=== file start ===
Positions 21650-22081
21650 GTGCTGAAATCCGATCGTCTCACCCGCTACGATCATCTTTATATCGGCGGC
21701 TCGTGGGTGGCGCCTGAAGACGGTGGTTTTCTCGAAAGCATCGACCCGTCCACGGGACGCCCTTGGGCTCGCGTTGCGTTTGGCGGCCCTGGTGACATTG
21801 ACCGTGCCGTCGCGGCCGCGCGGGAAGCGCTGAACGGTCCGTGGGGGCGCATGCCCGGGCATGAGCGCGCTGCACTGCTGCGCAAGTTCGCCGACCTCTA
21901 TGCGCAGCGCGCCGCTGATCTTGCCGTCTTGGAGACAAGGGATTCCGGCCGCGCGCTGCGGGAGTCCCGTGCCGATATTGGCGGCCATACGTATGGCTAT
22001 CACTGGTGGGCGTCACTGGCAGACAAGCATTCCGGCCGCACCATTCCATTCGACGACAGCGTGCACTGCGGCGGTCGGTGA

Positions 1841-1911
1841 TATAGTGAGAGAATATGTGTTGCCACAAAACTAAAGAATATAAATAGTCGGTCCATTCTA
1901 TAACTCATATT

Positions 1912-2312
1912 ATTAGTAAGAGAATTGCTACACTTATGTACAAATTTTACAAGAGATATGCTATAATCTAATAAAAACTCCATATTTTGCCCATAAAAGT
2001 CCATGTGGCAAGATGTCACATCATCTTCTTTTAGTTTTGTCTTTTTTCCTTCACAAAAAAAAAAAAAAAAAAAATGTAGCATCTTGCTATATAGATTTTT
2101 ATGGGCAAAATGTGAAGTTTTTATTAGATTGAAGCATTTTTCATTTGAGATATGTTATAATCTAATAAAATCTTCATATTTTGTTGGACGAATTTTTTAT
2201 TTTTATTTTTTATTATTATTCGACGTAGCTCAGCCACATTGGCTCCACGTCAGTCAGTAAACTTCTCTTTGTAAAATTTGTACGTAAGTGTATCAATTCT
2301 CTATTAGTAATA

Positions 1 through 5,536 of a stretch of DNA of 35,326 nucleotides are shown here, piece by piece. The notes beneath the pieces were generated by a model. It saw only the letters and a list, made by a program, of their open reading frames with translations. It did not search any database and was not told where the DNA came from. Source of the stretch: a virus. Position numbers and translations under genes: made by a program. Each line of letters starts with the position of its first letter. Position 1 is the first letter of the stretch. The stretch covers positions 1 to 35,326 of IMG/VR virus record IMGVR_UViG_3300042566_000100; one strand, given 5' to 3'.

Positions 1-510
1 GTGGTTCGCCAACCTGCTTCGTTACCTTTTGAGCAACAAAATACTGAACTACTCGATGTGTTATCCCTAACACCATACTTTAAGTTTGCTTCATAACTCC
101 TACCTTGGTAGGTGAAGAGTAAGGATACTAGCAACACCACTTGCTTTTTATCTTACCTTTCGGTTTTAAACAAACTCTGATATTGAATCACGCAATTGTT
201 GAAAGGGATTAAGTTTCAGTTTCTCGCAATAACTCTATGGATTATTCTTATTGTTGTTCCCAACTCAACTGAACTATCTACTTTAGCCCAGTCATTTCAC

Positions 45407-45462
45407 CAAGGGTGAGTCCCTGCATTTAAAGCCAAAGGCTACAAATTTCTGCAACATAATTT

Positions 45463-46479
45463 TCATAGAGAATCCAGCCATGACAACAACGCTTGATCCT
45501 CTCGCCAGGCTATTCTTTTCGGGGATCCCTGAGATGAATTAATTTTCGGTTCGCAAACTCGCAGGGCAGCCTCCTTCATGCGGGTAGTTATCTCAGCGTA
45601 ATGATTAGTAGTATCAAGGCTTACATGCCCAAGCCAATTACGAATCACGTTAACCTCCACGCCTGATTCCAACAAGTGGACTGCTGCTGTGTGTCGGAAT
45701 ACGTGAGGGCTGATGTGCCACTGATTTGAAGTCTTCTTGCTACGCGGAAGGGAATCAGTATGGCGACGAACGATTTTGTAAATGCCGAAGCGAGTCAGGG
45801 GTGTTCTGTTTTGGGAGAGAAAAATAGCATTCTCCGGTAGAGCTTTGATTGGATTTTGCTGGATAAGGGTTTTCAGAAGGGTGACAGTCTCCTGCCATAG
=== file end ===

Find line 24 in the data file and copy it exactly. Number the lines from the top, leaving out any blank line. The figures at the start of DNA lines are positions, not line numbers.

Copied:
45463 TCATAGAGAATCCAGCCATGACAACAACGCTTGATCCT